Zee is walking up and down Manhattan streets, talking to herself and to the husband who has just left her. At a sidewalk café she runs into Eli. A very unlikely, funny and touching ... See full summary »
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Jon Robin Baitz
Zee is walking up and down Manhattan streets, talking to herself and to the husband who has just left her. At a sidewalk café she runs into Eli. A very unlikely, funny and touching relationship develops between two lost souls in the big city, which is the third major character in this film. Written by
In one scene, a character is seen reading the book "In Praise of the Sensitive Man" by Anais Nin. Nin was a great admirer of Henry Jaglom's work and dedicated part of that book to praising his film A Safe Place (1971). See more »
Maybe I should have been more interested in his work...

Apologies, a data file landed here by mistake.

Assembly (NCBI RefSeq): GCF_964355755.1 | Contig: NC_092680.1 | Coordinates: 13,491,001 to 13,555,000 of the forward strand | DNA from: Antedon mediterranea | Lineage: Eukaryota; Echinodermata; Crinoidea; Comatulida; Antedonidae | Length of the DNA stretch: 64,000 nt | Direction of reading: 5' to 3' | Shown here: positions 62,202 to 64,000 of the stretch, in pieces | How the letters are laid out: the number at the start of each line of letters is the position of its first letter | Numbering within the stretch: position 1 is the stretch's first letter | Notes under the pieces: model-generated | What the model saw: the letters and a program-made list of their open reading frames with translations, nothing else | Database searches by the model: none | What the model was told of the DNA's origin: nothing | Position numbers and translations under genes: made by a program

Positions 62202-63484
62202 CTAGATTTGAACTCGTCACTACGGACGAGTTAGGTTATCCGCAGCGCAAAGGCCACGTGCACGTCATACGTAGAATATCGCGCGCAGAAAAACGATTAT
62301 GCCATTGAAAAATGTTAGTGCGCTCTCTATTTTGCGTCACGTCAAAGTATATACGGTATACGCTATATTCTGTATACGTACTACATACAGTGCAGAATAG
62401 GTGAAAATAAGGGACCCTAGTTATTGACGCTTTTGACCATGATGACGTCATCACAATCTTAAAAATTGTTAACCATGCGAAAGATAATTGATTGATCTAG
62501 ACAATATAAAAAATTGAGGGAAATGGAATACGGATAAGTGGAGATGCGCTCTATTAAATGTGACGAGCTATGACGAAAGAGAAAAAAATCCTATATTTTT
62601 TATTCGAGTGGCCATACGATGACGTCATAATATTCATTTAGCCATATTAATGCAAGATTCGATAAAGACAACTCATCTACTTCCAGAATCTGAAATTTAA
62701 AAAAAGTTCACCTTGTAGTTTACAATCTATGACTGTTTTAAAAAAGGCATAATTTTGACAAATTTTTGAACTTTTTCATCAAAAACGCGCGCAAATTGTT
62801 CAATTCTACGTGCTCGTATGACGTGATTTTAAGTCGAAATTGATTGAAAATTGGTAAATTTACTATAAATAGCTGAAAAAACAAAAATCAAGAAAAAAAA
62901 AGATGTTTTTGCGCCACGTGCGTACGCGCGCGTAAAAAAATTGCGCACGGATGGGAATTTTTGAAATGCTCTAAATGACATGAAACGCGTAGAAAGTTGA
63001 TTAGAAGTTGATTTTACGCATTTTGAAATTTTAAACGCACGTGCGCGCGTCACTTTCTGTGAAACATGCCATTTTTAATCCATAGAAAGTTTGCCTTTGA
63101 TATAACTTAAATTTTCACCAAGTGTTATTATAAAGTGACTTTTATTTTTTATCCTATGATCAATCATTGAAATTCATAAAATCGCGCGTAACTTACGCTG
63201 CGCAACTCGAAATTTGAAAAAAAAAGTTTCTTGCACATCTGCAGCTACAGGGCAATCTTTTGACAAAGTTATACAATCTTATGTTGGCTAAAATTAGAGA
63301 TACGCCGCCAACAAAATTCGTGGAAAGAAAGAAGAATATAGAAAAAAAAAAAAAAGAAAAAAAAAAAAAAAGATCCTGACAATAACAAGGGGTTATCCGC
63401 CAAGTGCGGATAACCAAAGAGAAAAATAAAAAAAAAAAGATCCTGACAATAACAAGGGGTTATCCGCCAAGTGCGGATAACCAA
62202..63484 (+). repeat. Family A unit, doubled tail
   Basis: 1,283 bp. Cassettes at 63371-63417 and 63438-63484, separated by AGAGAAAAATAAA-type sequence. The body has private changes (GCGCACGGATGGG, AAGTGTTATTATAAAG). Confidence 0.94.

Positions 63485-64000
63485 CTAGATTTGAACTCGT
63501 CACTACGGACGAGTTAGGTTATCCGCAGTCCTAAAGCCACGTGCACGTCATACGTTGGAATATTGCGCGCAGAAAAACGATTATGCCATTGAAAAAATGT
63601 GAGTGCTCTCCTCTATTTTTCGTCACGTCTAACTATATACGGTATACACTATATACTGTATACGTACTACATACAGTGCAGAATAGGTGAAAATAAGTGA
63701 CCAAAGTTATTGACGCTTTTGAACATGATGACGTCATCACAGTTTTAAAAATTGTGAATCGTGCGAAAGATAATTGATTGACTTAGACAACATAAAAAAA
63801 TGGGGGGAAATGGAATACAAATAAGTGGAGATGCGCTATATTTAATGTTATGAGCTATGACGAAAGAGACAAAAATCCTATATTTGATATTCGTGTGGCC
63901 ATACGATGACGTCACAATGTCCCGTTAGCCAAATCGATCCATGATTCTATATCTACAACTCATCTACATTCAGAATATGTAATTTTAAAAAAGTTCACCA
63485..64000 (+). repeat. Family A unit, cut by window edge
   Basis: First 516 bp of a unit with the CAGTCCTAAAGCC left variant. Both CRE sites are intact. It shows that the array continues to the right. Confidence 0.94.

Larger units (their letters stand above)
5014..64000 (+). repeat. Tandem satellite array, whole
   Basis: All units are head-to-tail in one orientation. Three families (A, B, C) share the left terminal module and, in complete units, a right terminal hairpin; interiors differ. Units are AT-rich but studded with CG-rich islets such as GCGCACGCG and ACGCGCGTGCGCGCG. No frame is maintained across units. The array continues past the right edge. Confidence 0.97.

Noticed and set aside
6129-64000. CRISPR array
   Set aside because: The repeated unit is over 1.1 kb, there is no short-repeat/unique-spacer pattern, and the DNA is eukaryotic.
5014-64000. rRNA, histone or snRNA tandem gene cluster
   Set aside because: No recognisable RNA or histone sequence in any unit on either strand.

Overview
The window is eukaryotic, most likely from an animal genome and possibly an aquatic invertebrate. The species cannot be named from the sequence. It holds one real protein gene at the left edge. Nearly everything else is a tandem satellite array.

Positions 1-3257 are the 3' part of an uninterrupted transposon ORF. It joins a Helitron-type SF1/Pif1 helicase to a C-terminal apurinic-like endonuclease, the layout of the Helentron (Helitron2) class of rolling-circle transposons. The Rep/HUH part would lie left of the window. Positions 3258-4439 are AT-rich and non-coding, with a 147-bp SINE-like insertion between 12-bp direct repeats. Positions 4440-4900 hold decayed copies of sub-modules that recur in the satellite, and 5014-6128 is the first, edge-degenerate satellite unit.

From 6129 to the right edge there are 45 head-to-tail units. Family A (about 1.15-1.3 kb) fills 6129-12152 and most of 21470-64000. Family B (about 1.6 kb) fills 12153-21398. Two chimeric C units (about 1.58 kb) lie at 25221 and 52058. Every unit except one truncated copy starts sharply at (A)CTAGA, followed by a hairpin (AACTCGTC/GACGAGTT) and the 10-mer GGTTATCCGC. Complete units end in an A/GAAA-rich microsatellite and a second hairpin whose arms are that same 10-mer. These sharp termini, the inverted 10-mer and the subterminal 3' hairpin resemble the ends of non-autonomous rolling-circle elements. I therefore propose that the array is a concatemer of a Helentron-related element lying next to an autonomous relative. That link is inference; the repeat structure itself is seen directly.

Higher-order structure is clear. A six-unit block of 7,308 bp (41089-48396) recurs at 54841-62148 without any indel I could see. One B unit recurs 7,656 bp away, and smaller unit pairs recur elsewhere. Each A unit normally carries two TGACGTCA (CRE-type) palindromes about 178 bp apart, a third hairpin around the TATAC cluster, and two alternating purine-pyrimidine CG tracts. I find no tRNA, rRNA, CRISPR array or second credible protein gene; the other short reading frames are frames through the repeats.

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Some people have compared this film to the films of Woody Allen. No wonder I REALLY disliked this film! This film was a meandering directionless 90 minutes of non-event. At times I felt like I was watching someones home movies, then I was watching a film with no script, story line or direction... Like most of the scenes were ad- libbed... And not very cleverly either. If John Waters ever made a "rom-com", this was it, only without the entertainment value. At times you hear the traffic noise louder then the dialogue. This film is like being chained to two of the most annoying, unappealing people in NYC on a really, really long date, and you can't run away. 40 minutes into this film, I was totally ready to shut down the DVD player and Frisbee this DVD right off my balcony, but I stuck it out, hoping I would find some redeeming feature about this film. No such luck. Being compared to W. Allen might be a good comparison... I don't like anything he's done cinematically, either. I realize I'm in the minority there, probably. I loved his late 60's/early 70's stand up... That's it. Perhaps I'm "unenlightened", but I'm amazed this film got above 3 stars.
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